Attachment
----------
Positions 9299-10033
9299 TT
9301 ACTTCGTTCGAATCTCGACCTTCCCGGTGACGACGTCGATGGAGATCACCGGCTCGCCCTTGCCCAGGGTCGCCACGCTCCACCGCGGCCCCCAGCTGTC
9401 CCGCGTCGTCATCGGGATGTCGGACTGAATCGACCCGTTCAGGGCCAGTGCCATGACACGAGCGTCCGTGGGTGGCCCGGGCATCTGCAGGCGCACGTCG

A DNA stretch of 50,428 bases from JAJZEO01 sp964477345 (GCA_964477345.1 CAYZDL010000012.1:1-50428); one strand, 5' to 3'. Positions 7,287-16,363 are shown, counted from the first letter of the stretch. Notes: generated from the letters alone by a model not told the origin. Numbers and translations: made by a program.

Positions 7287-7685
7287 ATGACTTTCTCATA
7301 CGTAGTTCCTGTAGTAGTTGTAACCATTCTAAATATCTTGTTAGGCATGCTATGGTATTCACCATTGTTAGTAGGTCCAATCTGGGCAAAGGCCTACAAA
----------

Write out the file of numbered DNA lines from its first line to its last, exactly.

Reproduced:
Positions 9299-10033
9299 TT
9301 ACTTCGTTCGAATCTCGACCTTCCCGGTGACGACGTCGATGGAGATCACCGGCTCGCCCTTGCCCAGGGTCGCCACGCTCCACCGCGGCCCCCAGCTGTC
9401 CCGCGTCGTCATCGGGATGTCGGACTGAATCGACCCGTTCAGGGCCAGTGCCATGACACGAGCGTCCGTGGGTGGCCCGGGCATCTGCAGGCGCACGTCG

A DNA stretch of 50,428 bases from JAJZEO01 sp964477345 (GCA_964477345.1 CAYZDL010000012.1:1-50428); one strand, 5' to 3'. Positions 7,287-16,363 are shown, counted from the first letter of the stretch. Notes: generated from the letters alone by a model not told the origin. Numbers and translations: made by a program.

Positions 7287-7685
7287 ATGACTTTCTCATA
7301 CGTAGTTCCTGTAGTAGTTGTAACCATTCTAAATATCTTGTTAGGCATGCTATGGTATTCACCATTGTTAGTAGGTCCAATCTGGGCAAAGGCCTACAAA